City God Festival in Lunar August
畫布油彩 Oil on canvas
嘉義市立美術館典藏 Collection of Chiayi Art Museum
Rollicking groups of performers parade into the center of the canvas, which has been transformed into a profusion of colors—red, yellow, orange, and green. Looking at the chaotic mingled shapes, we can almost feel the bustling of the crowd and hear the cacophony of percussion instruments and voices.
In 1929, Chen Cheng-po left for Shanghai to teach art, but sometimes returned home for summer vacation, in which case he could experience the City God Inspection Tour that took place each year at the beginning of the eighth lunar month. To Chen, this grand ceremony was a symbol of his hometown and the local folk culture. It was also, of course, an excellent subject for his paintings.
1. 城隍 The city god
The city god is the guardian spirit of a municipality and administers justice in the netherworld as well. During the Qing Dynasty, each time a new prefecture, county, or township was founded, a temple or shrine would be erected at which villagers could pay their respects to the guardian spirit. As an example, construction of Chiayi’s City God Temple began in 1715 following the founding of the county. During Japanese rule, the temple—a relic of a former power—continued to receive support from local residents. And to this day, the people of Chiayi are blessed and protected by their city god.
2. 祭典 The ceremony
In several different locales across Taiwan, there are elaborate ceremonies to welcome the city god. In 1908, gentry and wealthy merchants from Chiayi proposed following the example of Taipei’s Xia-Hai City God Temple and holding an annual inspection tour to create greater local prosperity. The Chiayi City God Festival was thus initiated. With rapid growth of the local lumber industry during Japanese rule, lumber merchants gradually became strong supporters of the ceremony.
3. 遶境 Inspection tour
An “inspection tour” refers to a religious ceremony in which believers parade the statue of a deity out of its temple and throughout the territory over which that god serves as protector. According to popular belief, a visit from the god can purify evil spirits and quell the spread of disease. In the past, inspection tours were important occasions which mobilized the whole community, strengthening social ties and cultivating local identity.
4. 盛況 A grand occasion
Chiayi’s City God Inspection Tour gathered momentum year after year until by the 1930s the number of participants from near and far reached over one hundred thousand. As its scale continued to broaden, the celebration grew in extravagance. During the daytime, artistic troupes competed to see who could produce the biggest crowd-pleaser, and at night, musical ensembles performed to the audience’s delight. Day and night, crowds stopped to enjoy the show.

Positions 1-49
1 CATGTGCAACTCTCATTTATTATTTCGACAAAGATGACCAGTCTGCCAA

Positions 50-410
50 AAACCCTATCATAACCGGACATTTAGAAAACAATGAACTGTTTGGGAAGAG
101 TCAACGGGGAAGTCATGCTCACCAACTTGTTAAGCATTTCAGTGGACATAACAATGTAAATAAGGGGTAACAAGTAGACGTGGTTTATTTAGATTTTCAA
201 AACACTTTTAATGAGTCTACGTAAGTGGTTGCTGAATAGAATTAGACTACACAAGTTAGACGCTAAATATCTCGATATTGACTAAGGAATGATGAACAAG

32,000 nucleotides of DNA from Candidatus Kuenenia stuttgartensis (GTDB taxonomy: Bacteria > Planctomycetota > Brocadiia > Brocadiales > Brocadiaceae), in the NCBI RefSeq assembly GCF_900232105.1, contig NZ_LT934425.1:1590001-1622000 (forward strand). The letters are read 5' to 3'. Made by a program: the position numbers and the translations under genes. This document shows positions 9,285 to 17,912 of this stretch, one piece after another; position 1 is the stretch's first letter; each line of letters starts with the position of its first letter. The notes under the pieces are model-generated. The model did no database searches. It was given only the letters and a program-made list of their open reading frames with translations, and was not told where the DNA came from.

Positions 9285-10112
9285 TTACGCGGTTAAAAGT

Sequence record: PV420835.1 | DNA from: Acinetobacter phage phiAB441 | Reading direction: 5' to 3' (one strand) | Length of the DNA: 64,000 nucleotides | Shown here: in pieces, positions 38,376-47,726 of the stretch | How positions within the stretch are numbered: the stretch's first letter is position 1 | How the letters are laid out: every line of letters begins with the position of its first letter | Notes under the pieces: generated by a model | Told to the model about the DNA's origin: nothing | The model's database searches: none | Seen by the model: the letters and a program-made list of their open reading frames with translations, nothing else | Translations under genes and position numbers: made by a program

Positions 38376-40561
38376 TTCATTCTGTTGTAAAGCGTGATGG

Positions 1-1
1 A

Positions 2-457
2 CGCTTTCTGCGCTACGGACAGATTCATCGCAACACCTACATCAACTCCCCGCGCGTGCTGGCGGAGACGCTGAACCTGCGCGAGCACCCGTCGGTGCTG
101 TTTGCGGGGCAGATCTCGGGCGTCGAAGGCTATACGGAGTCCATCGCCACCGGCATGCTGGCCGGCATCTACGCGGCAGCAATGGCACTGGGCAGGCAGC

5. 藝閣 Floats
Traditionally, float platforms were lifted and conveyed along the parade route by the combined strength of several individuals. Their construction was often funded by commercial associations and they were featured in various celebrations. Many float-top performances recounted folktales or stories from traditional opera, usually interpreted by children or female entertainers in period makeup and costume. During Japanese rule, folk festivals frequently hosted float competitions; as a result, the decor and artistry of floats continued to evolve.
A float appearing in a 1915 parade.
6. 旗幟 Banners
Flying high above the crowds were banners bearing the insignia of the city god or inscribed with the advertising slogans of various businesses. The inspection tour was one of the rare celebrations that had the power to attract bustling crowds. Corporations and businesses often seized the opportunity to generate publicity and produced banners and other promotional materials for the occasion. Along the parade route, these banners added bright colors to the scene.
7. 斗笠 Bamboo hats
During Japanese rule, Chiayi’s City God Inspection Tour normally fell on the third or fourth day of the eighth lunar month. Even though summer was coming to an end, temperatures along the Tropic of Cancer remained uncomfortably high. It was hard to bear the heat on a normal day, let alone throughout a morning-to-night celebration. This perhaps explains why the men in Chen’s painting are all wearing bamboo hats—to block the scorching rays of the sun.